Labor unions and technology have a longstanding history of not getting along. Union workers tend to be intrinsically anti-technology, as often the tech industry’s goal is automation, which in turn reduces the value of human workers. This obviously puts labor unions and technology at cross purposes. Freelance employees, who work on individual tasks and receive pay only for what they complete, are also difficult to unionize, and they are an integral part of the tech industry.
There is also a belief that unions generally are against innovation, especially where that innovation reduces workload for workers. After all, if there’s no work to do, then how are workers supposed to get paid? If workers aren’t getting paid, then how does the union get money? Whether this is true or not I cannot comment on, but it is something that is spoken of.
Tech Industry Labor Issues
Let’s face facts: one of the largest tech industries, and the largest entertainment industry in the world, is gaming. In the fiscal year ending in 2018, the CEO for Activision, Robert Kotick, earned over $30 million dollars in compensation. For reference, that is approximately 1,000 times the American median income. So one man made as much money as 1,000 other average US citizens. It was also a 306:1 ratio to the average Blizzard/Activision employee. That means Activision could have doubled the compensation of its employees across the board, and Robert Kotick still could have made $15 million dollars in compensation.
The gaming industry is also one that loves its crunch. If you’re unfamiliar with crunch, it’s the practice of having your workers putting in more than 40 hours per week for more than two weeks at a time. Sometimes employees are expected to work 7 days a week for up to 12 hours a day (84 hours/wk). Previously in the game industry, crunch was something that happened occasionally in order to meet a deadline, and usually only lasted a month or two. Increasingly, this is becoming standard practice.
A 2014 survey by the International Game Developers Association showed that around 81% of employees in the gaming industry had experienced crunch at some point in the two years prior. There are several articles from 2019 alone talking about the crunch experienced by Fortnite developers Epic Games – a company that made $3 billion dollars in profits last year.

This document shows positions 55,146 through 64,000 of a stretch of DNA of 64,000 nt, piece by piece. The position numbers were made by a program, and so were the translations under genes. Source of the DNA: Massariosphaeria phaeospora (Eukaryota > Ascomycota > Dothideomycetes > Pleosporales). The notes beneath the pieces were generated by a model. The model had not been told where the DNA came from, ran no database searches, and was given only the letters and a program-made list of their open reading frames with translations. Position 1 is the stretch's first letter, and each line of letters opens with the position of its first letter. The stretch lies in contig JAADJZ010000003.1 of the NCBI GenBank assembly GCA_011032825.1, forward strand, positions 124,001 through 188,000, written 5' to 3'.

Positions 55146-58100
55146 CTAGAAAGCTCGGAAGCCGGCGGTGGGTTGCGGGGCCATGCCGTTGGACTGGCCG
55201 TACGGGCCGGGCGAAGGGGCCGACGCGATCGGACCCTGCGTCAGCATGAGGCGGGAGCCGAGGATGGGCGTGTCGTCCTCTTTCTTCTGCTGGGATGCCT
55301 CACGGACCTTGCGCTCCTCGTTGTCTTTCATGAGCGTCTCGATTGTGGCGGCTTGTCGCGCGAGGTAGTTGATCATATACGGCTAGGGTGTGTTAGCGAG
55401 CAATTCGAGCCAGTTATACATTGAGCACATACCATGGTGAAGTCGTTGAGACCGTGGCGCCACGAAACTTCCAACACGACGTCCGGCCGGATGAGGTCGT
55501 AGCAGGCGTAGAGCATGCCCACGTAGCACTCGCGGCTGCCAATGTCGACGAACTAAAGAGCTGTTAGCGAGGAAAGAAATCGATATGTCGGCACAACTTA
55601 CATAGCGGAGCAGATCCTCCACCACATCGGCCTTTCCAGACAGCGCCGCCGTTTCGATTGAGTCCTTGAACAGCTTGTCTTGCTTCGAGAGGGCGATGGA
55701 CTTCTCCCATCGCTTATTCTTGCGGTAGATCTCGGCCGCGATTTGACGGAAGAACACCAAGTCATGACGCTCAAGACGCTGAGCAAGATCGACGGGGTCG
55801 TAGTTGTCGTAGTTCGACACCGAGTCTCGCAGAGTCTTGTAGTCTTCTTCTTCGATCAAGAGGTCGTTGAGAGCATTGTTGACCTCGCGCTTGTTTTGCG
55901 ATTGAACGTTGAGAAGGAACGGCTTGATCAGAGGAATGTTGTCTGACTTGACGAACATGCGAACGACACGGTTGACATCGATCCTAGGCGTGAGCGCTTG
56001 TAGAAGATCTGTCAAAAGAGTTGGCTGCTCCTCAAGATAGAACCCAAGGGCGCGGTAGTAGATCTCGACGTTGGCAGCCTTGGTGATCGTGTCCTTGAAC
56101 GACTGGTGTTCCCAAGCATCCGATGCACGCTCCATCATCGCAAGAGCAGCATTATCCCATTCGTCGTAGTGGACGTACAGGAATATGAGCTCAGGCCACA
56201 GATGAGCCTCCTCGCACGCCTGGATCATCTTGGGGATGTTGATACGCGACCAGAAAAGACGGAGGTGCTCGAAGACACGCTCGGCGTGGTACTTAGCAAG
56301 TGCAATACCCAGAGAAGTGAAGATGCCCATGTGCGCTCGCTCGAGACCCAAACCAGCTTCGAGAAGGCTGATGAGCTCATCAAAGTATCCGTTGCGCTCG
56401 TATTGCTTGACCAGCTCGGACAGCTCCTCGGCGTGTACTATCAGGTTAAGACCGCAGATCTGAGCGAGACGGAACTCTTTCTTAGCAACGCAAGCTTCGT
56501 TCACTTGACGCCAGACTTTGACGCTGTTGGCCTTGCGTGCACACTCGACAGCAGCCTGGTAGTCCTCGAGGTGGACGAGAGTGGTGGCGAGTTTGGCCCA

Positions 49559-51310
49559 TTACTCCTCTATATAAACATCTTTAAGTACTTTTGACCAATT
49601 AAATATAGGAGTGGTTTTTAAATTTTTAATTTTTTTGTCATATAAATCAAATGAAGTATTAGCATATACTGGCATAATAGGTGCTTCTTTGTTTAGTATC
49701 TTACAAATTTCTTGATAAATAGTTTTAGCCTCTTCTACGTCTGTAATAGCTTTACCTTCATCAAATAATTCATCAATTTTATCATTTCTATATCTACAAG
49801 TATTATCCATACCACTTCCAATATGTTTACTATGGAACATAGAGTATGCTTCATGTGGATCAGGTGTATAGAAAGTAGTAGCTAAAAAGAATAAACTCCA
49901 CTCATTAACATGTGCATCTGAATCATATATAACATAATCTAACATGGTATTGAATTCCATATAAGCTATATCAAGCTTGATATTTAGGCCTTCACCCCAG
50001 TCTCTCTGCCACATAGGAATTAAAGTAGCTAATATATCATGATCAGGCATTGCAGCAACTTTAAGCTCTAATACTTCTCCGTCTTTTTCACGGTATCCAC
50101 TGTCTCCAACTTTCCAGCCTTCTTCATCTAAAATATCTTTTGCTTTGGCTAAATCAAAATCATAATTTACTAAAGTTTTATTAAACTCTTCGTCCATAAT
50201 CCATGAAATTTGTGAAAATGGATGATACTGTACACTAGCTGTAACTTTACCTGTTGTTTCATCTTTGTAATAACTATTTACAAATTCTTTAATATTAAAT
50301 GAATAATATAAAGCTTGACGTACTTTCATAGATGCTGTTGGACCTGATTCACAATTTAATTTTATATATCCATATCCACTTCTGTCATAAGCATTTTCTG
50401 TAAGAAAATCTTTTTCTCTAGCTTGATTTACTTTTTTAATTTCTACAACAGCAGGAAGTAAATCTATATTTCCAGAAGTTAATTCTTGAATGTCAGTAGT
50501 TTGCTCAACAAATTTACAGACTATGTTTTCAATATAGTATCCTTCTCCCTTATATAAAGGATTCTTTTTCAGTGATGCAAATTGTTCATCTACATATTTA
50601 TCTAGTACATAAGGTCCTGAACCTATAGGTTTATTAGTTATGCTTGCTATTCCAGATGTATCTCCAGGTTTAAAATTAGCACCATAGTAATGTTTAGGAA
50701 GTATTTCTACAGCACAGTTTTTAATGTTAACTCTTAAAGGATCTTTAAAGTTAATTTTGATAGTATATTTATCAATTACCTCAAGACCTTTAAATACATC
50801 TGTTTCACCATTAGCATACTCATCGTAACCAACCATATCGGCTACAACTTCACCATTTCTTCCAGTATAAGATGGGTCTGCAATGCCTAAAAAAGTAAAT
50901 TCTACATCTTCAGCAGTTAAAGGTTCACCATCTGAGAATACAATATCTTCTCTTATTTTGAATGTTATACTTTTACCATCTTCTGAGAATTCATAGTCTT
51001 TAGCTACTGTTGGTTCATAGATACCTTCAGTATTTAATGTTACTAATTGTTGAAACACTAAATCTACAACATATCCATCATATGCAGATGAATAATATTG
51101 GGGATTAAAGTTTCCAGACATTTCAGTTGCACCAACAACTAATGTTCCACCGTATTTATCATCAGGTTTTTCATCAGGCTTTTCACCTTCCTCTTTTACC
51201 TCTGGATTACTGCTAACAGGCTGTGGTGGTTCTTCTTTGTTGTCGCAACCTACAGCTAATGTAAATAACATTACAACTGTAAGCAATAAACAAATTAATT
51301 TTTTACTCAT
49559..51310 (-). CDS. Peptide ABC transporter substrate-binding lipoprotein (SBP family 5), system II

Why employees are asked to work such excruciating hours when the company clearly has the revenue to hire more people is clear: employers put their incomes before the health and welfare of their employees, who according to experts like those at this recruitment agency in Utah County, are disposable resources.
Tim Sweeney, CEO of Epic Games, is 223 of 500 on the Bloomberg Billionaires Index (as of the writing of this article), by the way, with a net worth of $7.2 billion dollars. So far in 2019 he’s made over $50 million dollars. What is the likelihood that he works 84 hours per week for months on end?
Unionization efforts at Kickstarter
Employees of Kickstarter, probably the most well known and widely used crowdsourcing platform, began unionization efforts in March of 2019. It was also around this time that Aziz Hasan took over as CEO of Kickstarter, after the resignation of its former CEO, Kickstarter founder Perry Chen. Hasan has taken an anti-union stance since May of 2019, when he stated that Kickstarter would not voluntarily recognize unionization efforts.